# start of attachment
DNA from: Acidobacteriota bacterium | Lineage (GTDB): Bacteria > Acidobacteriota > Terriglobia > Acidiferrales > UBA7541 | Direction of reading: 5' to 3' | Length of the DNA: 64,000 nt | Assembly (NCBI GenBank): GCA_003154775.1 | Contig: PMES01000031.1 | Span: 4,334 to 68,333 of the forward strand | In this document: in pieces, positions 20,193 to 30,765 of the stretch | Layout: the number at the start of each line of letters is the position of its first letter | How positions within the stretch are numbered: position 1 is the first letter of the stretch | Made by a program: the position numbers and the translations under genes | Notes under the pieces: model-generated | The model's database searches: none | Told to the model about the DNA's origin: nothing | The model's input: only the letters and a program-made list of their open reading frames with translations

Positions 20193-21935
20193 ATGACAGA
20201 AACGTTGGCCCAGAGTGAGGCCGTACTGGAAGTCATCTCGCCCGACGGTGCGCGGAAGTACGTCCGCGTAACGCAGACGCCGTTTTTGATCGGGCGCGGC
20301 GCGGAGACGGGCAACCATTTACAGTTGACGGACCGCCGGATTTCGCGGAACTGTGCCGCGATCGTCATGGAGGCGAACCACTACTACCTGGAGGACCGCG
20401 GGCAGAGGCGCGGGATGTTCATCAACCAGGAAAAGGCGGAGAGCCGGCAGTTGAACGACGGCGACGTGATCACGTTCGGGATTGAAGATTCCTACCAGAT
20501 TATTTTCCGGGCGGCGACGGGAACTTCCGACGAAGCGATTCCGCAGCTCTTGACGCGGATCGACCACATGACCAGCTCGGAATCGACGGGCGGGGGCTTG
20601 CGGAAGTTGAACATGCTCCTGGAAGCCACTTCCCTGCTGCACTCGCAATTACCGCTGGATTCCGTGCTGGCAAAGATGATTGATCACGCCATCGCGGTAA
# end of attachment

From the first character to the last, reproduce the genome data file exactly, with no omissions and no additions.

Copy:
DNA from: Acidobacteriota bacterium | Lineage (GTDB): Bacteria > Acidobacteriota > Terriglobia > Acidiferrales > UBA7541 | Direction of reading: 5' to 3' | Length of the DNA: 64,000 nt | Assembly (NCBI GenBank): GCA_003154775.1 | Contig: PMES01000031.1 | Span: 4,334 to 68,333 of the forward strand | In this document: in pieces, positions 20,193 to 30,765 of the stretch | Layout: the number at the start of each line of letters is the position of its first letter | How positions within the stretch are numbered: position 1 is the first letter of the stretch | Made by a program: the position numbers and the translations under genes | Notes under the pieces: model-generated | The model's database searches: none | Told to the model about the DNA's origin: nothing | The model's input: only the letters and a program-made list of their open reading frames with translations

Positions 20193-21935
20193 ATGACAGA
20201 AACGTTGGCCCAGAGTGAGGCCGTACTGGAAGTCATCTCGCCCGACGGTGCGCGGAAGTACGTCCGCGTAACGCAGACGCCGTTTTTGATCGGGCGCGGC
20301 GCGGAGACGGGCAACCATTTACAGTTGACGGACCGCCGGATTTCGCGGAACTGTGCCGCGATCGTCATGGAGGCGAACCACTACTACCTGGAGGACCGCG
20401 GGCAGAGGCGCGGGATGTTCATCAACCAGGAAAAGGCGGAGAGCCGGCAGTTGAACGACGGCGACGTGATCACGTTCGGGATTGAAGATTCCTACCAGAT
20501 TATTTTCCGGGCGGCGACGGGAACTTCCGACGAAGCGATTCCGCAGCTCTTGACGCGGATCGACCACATGACCAGCTCGGAATCGACGGGCGGGGGCTTG
20601 CGGAAGTTGAACATGCTCCTGGAAGCCACTTCCCTGCTGCACTCGCAATTACCGCTGGATTCCGTGCTGGCAAAGATGATTGATCACGCCATCGCGGTAA